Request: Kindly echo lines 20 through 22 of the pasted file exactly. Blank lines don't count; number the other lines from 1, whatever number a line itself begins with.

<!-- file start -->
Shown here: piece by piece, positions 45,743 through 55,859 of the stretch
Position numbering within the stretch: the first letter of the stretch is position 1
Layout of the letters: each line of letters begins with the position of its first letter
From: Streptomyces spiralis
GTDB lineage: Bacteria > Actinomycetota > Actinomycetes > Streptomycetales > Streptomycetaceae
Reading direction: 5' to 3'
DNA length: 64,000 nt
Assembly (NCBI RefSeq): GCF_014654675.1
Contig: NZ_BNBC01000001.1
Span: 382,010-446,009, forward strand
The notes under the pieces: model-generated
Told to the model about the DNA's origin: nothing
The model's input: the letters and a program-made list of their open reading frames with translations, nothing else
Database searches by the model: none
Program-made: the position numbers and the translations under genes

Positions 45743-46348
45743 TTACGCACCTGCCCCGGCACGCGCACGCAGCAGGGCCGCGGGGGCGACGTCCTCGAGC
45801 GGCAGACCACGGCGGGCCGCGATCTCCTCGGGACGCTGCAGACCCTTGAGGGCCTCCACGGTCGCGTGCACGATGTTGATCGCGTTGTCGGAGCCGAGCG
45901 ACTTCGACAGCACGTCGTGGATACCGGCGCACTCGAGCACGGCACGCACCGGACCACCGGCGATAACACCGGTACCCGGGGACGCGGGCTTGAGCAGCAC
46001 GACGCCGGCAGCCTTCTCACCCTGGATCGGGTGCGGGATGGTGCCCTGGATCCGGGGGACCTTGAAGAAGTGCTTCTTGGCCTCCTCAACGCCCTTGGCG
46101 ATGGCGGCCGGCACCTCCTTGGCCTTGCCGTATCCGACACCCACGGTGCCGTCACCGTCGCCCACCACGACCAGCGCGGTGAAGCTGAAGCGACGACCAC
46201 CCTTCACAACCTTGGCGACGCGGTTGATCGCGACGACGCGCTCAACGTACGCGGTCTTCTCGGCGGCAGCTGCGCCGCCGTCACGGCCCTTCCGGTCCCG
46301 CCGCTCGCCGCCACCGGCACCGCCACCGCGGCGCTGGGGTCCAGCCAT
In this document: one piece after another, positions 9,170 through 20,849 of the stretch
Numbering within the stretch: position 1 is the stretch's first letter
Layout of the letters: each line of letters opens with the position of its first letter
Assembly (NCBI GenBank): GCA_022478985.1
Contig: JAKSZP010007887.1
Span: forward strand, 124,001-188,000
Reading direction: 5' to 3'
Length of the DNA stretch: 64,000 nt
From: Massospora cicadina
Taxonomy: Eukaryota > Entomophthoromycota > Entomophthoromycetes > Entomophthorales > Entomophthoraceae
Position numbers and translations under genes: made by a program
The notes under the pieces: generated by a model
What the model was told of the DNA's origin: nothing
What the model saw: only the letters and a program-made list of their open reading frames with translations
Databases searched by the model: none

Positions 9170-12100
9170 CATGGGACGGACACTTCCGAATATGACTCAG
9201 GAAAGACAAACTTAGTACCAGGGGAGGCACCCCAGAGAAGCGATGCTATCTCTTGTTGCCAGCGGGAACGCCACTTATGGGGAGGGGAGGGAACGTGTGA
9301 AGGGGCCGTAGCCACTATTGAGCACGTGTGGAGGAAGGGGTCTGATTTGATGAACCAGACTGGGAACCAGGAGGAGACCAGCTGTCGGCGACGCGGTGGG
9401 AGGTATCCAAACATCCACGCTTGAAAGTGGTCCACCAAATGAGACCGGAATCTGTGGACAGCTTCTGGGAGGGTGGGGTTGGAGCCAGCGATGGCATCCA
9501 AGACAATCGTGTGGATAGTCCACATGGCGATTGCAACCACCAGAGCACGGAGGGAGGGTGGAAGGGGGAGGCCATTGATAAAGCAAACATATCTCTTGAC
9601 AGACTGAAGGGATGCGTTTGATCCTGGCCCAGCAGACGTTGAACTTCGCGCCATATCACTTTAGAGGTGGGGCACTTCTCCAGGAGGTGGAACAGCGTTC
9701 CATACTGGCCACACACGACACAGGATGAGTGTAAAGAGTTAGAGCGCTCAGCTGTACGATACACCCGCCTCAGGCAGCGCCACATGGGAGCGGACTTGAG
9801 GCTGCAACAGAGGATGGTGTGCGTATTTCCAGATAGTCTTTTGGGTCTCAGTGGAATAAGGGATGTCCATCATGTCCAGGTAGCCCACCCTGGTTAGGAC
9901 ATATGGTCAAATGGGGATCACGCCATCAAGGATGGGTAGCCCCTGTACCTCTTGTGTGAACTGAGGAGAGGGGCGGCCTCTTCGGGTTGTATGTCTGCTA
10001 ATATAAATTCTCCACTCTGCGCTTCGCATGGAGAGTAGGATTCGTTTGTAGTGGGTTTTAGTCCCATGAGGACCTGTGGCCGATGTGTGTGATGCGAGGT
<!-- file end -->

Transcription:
46001 GACGCCGGCAGCCTTCTCACCCTGGATCGGGTGCGGGATGGTGCCCTGGATCCGGGGGACCTTGAAGAAGTGCTTCTTGGCCTCCTCAACGCCCTTGGCG
46101 ATGGCGGCCGGCACCTCCTTGGCCTTGCCGTATCCGACACCCACGGTGCCGTCACCGTCGCCCACCACGACCAGCGCGGTGAAGCTGAAGCGACGACCAC
46201 CCTTCACAACCTTGGCGACGCGGTTGATCGCGACGACGCGCTCAACGTACGCGGTCTTCTCGGCGGCAGCTGCGCCGCCGTCACGGCCCTTCCGGTCCCG